Identifying Events Taking Place in Second Life Virtual Environments

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Identifying Events Taking Place in Second Life Virtual Environments


This is the Author's Accepted Manuscript of the following article: Surangika Ranathunga, Stephen Cranefield & Martin Purvis, Identifying Events Taking Place in Second Life Virtual Environments, Applied Artificial Intelligence, 26(1-2):137-181, 2012. 2012 Taylor & Francis Group, LLC. Available online at

Identifying Events Taking Place in Second Life Virtual EnvironmentsSurangika Ranathunga, Stephen Craneeld and Martin PurvisDepartment of Information Science,University of Otago, PO Box 56, Dunedin 9054, New Zealand (surangika, scraneeld, mpurvis) Second Life is one of the most popular multi-purpose online virtual worlds, which supports applications in diversied areas relating to real-life activities. Moreover, it is possible to use Second Life in testing Articial Intelligence theories, by creating intelligent virtual agents. For the successful implementation of many of these applications, it is important to accurately identify events taking place inside Second Life. This involves extracting low-level spatio-temporal data and identifying the embedded high-level domain-specic information. This is an aspect that has not been taken into consideration in the prior research related to Second Life. This paper presents a framework that extracts data from Second Life with high accuracy and high frequency, and identies the high-level domain-specic events and other contextual information embedded in these low-level data. This is guided by our virtual environment formalism, which denes events and states in a virtual environment. This framework is further enhanced to be connected with multi-agent development platforms, thus demonstrating its use in the area of Articial Intelligence.



Multi-purpose online virtual worlds can be considered as a medium that facilitates the next generation of human social interactions. Among the present day multi-purpose virtual worlds that are publicly accessible, Second Life has a clear lead, with a registered user base of over 15 million in mid 2009 (Linden Lab, 2010). An increasing number of individuals and organisations are using Second Life for diverse applications in areas such as education, health, business, and entertainment. For example, many universities are considering the possibility of conducting virtual lectures in their virtual universities in Second Life and some universities and private institutions are using Second Life simulations to train people for tasks for which real life training could be too expensive or dangerous (Diener et al., 2009; Rogers, 2009). The co-existence of individuals and organizations inside Second Life has led to the creation of virtual human communities, where people with dierent interests interact with each other to accomplish individual or common goals. This virtual experience is further enhanced by the ability to create custom simulations such as training scenarios, where the participant interactions are governed by the rules dened in that simulation. Moreover, as identied by some researchers, Second Life can provide support for research in the area of Articial Intelligence (Veksler, 2009) with the ability it provides to create intelligent virtual agents. However, one very important feature needed by many of these application areas has still not been addressed by the research related to Second Life. Although there are more and more attempts to create sophisticated virtual content and simulations to assist interactions inside Second Life, we do not see much focus on accurately detecting events taking place in these virtual environments to identify who did what and when. Identifying events that take place in Second Life mainly involves two steps: accurately extracting low-level spatio-temporal data from the Second Life servers, and identifying high-level domainspecic information embedded in those low-level data. The framework presented in this paper provides solutions to both these aspects. Extracting data from Second Life with high accuracy and high frequency is a challenging task, and the related research has not addressed this problem well (Ranathunga et al., 2011a). Second Life introduces various complications in extracting data, depending on the specic characteristics of a simulation. Therefore we introduce two dierent data extraction mechanisms that work for many simulations in general, and we provide the guidelines to select the best mechanism for a given Second Life simulation. Data extracted from Second Life mainly include low-level vector coordinates of avatar and object move-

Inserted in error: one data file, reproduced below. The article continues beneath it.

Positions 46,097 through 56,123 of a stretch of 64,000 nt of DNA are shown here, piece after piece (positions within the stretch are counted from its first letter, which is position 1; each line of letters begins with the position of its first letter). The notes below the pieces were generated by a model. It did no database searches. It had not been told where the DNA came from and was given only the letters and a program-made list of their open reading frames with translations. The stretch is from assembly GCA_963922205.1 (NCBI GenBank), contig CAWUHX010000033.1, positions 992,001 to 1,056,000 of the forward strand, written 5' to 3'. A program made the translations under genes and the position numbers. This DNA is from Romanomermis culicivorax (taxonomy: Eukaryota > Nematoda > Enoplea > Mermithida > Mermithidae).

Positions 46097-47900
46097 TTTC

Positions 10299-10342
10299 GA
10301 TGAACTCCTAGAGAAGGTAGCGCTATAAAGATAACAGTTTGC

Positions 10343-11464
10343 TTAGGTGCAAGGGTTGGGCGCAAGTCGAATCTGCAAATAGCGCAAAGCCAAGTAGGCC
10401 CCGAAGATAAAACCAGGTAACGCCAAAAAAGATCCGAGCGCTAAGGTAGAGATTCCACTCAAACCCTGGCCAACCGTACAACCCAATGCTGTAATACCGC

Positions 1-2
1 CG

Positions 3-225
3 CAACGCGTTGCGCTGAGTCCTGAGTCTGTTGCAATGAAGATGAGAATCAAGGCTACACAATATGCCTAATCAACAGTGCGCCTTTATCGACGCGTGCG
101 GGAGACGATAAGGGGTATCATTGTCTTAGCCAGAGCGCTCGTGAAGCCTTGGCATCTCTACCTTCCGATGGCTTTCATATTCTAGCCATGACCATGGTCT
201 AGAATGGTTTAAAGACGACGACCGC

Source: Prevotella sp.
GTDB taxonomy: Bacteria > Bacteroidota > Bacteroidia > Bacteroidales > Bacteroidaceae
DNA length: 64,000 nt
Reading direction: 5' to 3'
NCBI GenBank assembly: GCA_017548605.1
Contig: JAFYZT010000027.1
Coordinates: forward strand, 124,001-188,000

Identifying Events Taking Place in Second Life Virtual Environments